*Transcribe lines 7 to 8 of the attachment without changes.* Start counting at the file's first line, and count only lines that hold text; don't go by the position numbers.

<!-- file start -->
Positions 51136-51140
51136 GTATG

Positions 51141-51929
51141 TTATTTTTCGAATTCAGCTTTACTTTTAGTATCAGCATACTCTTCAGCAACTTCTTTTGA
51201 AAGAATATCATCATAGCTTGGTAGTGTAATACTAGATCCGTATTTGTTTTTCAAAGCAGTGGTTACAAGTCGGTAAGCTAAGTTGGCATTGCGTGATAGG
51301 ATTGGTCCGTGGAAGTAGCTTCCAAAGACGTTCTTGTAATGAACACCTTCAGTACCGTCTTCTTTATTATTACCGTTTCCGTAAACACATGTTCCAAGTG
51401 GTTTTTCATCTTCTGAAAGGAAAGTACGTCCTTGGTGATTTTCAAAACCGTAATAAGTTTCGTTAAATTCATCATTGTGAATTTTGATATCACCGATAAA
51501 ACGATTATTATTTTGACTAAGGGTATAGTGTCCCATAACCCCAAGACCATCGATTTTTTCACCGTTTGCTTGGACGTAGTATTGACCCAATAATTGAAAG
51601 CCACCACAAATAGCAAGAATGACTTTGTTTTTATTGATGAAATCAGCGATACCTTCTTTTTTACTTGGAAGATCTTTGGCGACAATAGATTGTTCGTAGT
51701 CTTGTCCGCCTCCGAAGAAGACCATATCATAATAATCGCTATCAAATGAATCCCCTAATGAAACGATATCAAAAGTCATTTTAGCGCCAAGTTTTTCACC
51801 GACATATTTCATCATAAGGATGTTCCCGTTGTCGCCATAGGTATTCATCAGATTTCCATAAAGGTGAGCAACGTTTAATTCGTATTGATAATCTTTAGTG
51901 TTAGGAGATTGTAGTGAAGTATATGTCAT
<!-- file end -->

51401 GTTTTTCATCTTCTGAAAGGAAAGTACGTCCTTGGTGATTTTCAAAACCGTAATAAGTTTCGTTAAATTCATCATTGTGAATTTTGATATCACCGATAAA
51501 ACGATTATTATTTTGACTAAGGGTATAGTGTCCCATAACCCCAAGACCATCGATTTTTTCACCGTTTGCTTGGACGTAGTATTGACCCAATAATTGAAAG